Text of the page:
Everything About Fiction You Never Wanted to Know.

The Helliconia Trilogy, by Brian Aldiss, is an epic sci-fi series that follows the lives of the Human Aliens that live on the titular planet. The trilogy's timeline stretches thousands of years, following certain influential characters as civilizations rise and fall.

Set in a binary star system, Helliconia has "years" of two different lengths. The "Small Year", about 480 days, is how long it takes for Helliconia to orbit its main star Batalix. The "Great Year", in which Helliconia and Batalix both orbit the much larger star Freyr, is over 1,800 Small Years.

Helliconia spends most of the Great Year as an ice planet, as Batalix is much dimmer than Earth's sun[1] and its highly eliptical orbit means that Freyr is too distant to provide any warmth. As the Great Year proceeds, though, the much larger and brighter Freyr comes into play, causing gradual but severe climactic changes. As such, Helliconia goes though extended "seasons" that lasting centuries.

Despite being relatively Earth-like, Helliconia is host to multiple intelligent species, the most prominent of which are Humans and the Phagors, mankind's primary antagonist.

The series picks up as Helliconia is transitioning from it's long Winter into Spring. As the planet begins warming up and becomes more hospitable, mankind begins to develop civilization and become dominant in the world.

The trilogy comprises these books:

  • Helliconia Spring
  • Helliconia Summer
  • Helliconia Winter
Tropes used in Helliconia include:
  • A Load of Bull: The Phagors, the other sentient race of Helliconia and constant antagonists to mankind, resemble minotaurs.
  • Alien Sky: As Helliconia is in a binary star system, this is a given. Brian Aldiss goes to great lengths to depict the movements of the stars in Helliconia's sky accurately, including how the orbital dynamics of the Helliconia-Batalix-Freyr system would play out from the perspective of Helliconia.
    • Batalix, appearing larger in the sky, actually eclipses Freyr several times. Think about that for a second -- imagine our sun being eclipsed by another sun.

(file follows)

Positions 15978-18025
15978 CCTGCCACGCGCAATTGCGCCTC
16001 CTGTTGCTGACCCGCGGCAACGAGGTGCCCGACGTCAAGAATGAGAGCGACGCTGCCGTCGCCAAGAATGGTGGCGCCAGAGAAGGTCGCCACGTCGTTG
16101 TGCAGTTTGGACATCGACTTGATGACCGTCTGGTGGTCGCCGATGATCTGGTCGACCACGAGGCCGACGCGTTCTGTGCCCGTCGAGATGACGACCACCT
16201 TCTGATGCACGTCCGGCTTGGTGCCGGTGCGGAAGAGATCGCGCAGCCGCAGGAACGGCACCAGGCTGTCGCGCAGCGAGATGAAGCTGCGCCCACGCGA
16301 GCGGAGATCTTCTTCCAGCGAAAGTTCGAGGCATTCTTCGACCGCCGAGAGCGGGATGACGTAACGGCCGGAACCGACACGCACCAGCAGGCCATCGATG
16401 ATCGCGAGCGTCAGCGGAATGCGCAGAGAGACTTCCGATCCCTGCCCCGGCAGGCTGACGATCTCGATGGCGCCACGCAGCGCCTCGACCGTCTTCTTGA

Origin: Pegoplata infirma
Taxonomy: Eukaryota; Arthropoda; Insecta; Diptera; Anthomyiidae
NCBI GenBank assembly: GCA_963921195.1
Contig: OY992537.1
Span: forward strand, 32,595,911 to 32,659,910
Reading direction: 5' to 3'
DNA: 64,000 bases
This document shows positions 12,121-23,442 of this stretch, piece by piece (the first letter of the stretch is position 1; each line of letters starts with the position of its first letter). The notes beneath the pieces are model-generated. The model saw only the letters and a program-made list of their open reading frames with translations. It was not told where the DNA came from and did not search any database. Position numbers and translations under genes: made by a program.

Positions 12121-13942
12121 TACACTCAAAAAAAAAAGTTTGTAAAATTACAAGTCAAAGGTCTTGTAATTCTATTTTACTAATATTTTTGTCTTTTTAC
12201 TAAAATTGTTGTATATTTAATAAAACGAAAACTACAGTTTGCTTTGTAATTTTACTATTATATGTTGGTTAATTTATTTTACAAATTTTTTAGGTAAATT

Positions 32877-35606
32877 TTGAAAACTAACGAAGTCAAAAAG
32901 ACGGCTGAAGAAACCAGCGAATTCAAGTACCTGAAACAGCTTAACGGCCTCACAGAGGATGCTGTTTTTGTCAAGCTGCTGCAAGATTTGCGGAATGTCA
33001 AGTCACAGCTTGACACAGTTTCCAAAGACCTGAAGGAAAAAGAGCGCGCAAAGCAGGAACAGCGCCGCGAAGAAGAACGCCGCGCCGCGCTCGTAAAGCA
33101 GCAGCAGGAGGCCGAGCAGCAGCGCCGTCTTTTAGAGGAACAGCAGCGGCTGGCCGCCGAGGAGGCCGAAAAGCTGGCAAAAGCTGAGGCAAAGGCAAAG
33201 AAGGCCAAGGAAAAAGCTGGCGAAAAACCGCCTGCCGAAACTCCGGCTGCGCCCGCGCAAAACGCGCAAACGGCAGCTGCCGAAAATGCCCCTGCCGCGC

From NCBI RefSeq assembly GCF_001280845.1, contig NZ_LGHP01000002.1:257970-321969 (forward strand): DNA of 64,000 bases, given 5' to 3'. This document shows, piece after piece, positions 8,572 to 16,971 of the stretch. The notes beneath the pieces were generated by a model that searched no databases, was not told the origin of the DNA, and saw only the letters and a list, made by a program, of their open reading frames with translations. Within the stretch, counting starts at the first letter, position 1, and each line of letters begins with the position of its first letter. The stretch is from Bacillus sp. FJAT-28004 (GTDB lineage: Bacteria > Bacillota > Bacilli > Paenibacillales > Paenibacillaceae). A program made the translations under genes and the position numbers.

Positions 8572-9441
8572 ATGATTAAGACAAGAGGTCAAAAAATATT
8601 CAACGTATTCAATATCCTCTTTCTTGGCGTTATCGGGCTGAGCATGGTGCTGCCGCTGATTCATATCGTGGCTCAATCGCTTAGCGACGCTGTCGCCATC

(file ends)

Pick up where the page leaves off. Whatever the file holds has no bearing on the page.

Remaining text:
• Bizarre Alien Biology:
    • The Phagors have inverted organs; their intestines are above their lungs, among having yellow blood.
    • The Hoxneys, resembling zebras or horses, start life as crystalline beings.
    • There's also the Barsimmip Trees -- which are actually very large, subterranean, and hollow.
    • Wutra's Worm -- A gargantuan worm with a lifespan as long as the Great Year. Goes through several drastic metamorphises as the Great Seasons pass; at one point, a Worm will actually split into two smaller worms with wings, which then take to the sky.
  • Bolivian Army Cliffhanger: The first book ends as the village/city-state where the majority of the plot takes place is about to be wiped out by an invading army of Phagors. The reader is Left Hanging, since the second book begins in a completely seperate country, with new characters. Made even worse as the reader soon finds out that it's over 300 years later, and nothing about the events of the first book are even really known other than an off-handed comment about some "fire" there years ago.
  • Call a Rabbit a Smeerp: Averted, since the various non-obviously-alien animals in the series are described pretty much as you would expect. There are sheep, pigs, and even terrestial plants such as wheat. However....
  • Call a Smeerp a Rabbit: ...they're never described in enough detail to tell either way.
    • Further confused by the obviously-alien-looking creatures and fauna of Hellliconia that exist alongside the more recognizable ones (with unique obviously-alien names to boot).